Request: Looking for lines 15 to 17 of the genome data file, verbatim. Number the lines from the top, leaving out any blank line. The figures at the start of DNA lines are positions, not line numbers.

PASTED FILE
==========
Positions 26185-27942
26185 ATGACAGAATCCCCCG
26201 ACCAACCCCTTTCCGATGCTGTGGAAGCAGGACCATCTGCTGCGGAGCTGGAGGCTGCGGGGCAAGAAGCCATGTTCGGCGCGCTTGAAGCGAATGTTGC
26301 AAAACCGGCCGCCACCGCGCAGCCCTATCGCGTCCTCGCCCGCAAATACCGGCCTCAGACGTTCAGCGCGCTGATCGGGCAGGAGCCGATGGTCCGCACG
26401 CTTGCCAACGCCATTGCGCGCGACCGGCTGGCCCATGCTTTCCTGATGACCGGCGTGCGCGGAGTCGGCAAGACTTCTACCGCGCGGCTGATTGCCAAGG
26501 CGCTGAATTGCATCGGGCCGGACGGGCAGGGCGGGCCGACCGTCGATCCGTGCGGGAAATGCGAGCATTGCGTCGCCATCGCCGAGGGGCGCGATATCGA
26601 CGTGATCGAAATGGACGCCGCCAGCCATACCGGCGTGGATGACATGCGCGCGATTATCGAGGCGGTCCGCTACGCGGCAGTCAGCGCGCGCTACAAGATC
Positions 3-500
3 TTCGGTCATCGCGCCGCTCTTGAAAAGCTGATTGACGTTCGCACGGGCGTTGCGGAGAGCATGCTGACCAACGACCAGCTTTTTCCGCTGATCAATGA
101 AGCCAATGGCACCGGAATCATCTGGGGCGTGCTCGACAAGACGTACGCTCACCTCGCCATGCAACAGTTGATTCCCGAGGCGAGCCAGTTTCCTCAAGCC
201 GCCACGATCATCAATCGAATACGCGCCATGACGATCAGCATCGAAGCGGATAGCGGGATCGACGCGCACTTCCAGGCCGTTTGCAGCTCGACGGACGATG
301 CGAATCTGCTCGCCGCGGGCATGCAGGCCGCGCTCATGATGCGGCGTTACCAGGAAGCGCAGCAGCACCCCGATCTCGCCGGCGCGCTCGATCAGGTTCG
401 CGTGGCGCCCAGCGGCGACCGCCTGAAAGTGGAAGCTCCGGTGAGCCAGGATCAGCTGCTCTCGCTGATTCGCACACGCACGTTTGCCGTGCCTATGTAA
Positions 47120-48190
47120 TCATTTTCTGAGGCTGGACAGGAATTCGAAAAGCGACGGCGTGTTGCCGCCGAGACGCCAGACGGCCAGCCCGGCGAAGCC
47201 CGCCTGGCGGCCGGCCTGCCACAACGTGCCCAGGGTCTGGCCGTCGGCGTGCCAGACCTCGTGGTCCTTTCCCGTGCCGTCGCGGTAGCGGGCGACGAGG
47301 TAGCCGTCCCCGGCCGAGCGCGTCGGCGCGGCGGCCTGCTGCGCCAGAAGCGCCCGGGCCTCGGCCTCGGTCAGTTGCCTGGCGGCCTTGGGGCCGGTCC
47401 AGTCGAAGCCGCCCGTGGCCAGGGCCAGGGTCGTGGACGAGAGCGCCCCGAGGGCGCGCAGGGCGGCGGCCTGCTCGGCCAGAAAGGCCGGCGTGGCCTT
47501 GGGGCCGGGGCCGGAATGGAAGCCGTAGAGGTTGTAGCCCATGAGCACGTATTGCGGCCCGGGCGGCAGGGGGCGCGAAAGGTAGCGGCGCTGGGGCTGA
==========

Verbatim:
47120 TCATTTTCTGAGGCTGGACAGGAATTCGAAAAGCGACGGCGTGTTGCCGCCGAGACGCCAGACGGCCAGCCCGGCGAAGCC
47201 CGCCTGGCGGCCGGCCTGCCACAACGTGCCCAGGGTCTGGCCGTCGGCGTGCCAGACCTCGTGGTCCTTTCCCGTGCCGTCGCGGTAGCGGGCGACGAGG
47301 TAGCCGTCCCCGGCCGAGCGCGTCGGCGCGGCGGCCTGCTGCGCCAGAAGCGCCCGGGCCTCGGCCTCGGTCAGTTGCCTGGCGGCCTTGGGGCCGGTCC